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St. Louis-based Expedition Subsahara receives national attention, spotlights African culture and craftsmanship

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Photo by Jeannie Liautaud Photography

When Sofi Seck moved to St. Louis from a small village near Dakar – the capital and largest city in Senegal – she left behind her tribe, the Wolof tribe, and entered a new world.


Photo by Jeannie Liautaud Photography

“Leaving Africa and coming to the States, I realized there was such a huge difference in the Africa I know and grew up with and the one Americans see and hear about the most,” Seck says. “I think we, as a world, have taken the African story of all these cultures and blended them into a singular story – one purely based on poverty.”

Seck and her original business partner founded Expedition Subsahara in 2018 to retell the story of African craftsmanship through an array of vibrant, handwoven home goods masterfully created in Senegal using weaving techniques passed down through generations.

“We wanted to make something people recognize as beautiful but also share the story of the African craftsmanship behind it, retold in a way that’s radically respectful,” says Seck, who is now sole owner.

One way Seck was able to retell her story on a national scale was by pitching her business for investor funds on ABC’s “Shark Tank,” which aired on Oct. 14 last year. Although she didn’t secure a deal, she walked away with a deeper understanding of her business.

“Each ‘shark’ gave me great advice and encouraged me not just to continue but to thrive,” Seck says. “It gave me such huge insight into what investors are looking for. The process allowed me to dig so deeply into my business and the financials that I became a better business owner.”


Photo by Jeannie Liautaud Photography

The sharks were equally impressed with the products and the weavers who make them. Expedition Subsahara home goods include lidded containers and baskets of all sizes, made with a coil-style weaving technique using locally harvested elephant grass and recycled plastic in rich, vibrant colors and geometric and tribal patterns.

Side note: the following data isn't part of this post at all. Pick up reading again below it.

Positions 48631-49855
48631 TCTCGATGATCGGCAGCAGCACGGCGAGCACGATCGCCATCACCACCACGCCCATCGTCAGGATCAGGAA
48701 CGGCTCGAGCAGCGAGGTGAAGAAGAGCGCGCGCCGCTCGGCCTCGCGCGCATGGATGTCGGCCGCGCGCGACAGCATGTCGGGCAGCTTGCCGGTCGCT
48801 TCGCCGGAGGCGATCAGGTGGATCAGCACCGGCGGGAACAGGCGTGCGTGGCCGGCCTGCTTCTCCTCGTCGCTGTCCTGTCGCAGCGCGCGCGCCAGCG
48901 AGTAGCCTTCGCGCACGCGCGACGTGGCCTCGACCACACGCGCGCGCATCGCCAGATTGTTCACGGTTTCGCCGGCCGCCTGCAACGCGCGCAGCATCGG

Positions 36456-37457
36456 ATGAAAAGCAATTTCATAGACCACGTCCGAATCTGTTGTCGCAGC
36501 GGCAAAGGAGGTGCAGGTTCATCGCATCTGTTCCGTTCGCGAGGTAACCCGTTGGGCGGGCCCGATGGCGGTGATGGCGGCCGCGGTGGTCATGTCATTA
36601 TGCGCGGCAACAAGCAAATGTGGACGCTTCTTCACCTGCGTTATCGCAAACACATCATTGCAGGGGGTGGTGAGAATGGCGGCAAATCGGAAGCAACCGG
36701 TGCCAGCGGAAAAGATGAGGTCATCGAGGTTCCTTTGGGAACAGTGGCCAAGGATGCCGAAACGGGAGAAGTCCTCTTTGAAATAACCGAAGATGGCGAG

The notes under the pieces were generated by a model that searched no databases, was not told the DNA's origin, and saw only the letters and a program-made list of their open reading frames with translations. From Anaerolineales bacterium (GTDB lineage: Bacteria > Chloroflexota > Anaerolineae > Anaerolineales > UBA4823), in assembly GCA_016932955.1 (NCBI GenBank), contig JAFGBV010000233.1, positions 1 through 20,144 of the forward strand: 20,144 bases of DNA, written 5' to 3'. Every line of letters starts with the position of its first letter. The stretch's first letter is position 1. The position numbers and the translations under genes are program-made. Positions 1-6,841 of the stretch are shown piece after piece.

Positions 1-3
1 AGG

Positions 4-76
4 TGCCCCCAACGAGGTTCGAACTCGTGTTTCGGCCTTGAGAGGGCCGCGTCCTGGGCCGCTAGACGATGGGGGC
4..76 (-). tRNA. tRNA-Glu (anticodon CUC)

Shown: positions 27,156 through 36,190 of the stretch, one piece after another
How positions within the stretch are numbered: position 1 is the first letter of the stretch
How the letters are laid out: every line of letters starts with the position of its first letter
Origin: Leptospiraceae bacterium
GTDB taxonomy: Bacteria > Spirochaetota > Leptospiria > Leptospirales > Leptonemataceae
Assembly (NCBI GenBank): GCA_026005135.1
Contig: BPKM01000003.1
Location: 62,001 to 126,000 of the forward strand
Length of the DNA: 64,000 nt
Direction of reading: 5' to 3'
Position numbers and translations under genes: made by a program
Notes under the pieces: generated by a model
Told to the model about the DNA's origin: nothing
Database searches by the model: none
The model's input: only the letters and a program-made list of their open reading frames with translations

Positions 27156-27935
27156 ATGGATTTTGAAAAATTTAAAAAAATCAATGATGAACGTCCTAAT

It also offers wall décor, shopping totes, placemats, coasters and more. Each is one of a kind and handmade by the 120 weavers employed in Senegal, whom Expedition Subsahara pays a livable hourly wage – eschewing the typical industry practice of paying per piece.

“We didn’t want to do it under this guise of starting a nonprofit and ‘helping these poor Africans’ – no, what the country needs is industry, and we know industry comes from being able to build something that’s going to last generations,” Seck explains. “I’m lucky my mother and my grandmother taught me how to weave, so how am I going to use that to weave – not just my basket – but weave a whole industry that can then last and really change a community from which these baskets come.”

Seck was taught the craft by female family and friends from Dakar, who would gather in the open-air spaces in the back of houses to drink tea, decompress and weave together.


Photo by Jeannie Liautaud Photography

“From as young as possible, you’re immersed in that process of weaving,” she says. “Once your hands can hold the grass tight, you can start weaving yourself. When you’re old enough to understand, then all the women – mom, grandma, aunt, neighbors – teach you bit by bit.”

Seck and her team in Senegal have built a community of both “master” weavers and “baby” weavers, who not only learn to create Expedition Subsahara’s products but also the intricacies of weaving as a lifelong craft to sustain their future and pass down for generations. Relatedly, 20 percent of monthly profits are donated to an education fund set aside for the building of a STEAM (science, technology, engineering, arts, math) school for girls in the same village in which the baskets are woven.

“It will be a full-circle moment from the community to the community,” Seck says. “The school is the thing I want to do the most, but it’s been the hardest thing for me to get off the ground if I’m being honest. There’s an African proverb I always go back to every time I feel like I want the universe to move faster for me: ‘Little by little, the bird builds its nest.’ I realized the nest I’m trying to build is really complex and really big, and I try to always remember I am building something that’s really beautiful and affects a lot of people in a really beautiful way, and little by little, we’ll get there.”


Photo by Jeannie Liautaud Photography

Here in St. Louis, Missouri, the Senegalese sister city Seck now calls home, she’s planning to open a flagship retail storefront in 2023. Eventually, she wants to find a national retail partner to sell Expedition Subsahara goods on a larger scale.

“Our products are slow – slow to make, slow to get; they’re not mass-produced,” she says. “There are retailers who are attracted to that and find that beautiful. [They recognize] it’s about building something in that community but also having respect – both within the country and outside the country – for this basket, the place it came from, [and] the people who made it.”

And after that? Seck said it best in her outgoing interview after exiting the Shark Tank empty-handed but full of ambition: “We are going to take over the world, one happy basket at a time.”

Expedition Subsahara, 314-985-8141,

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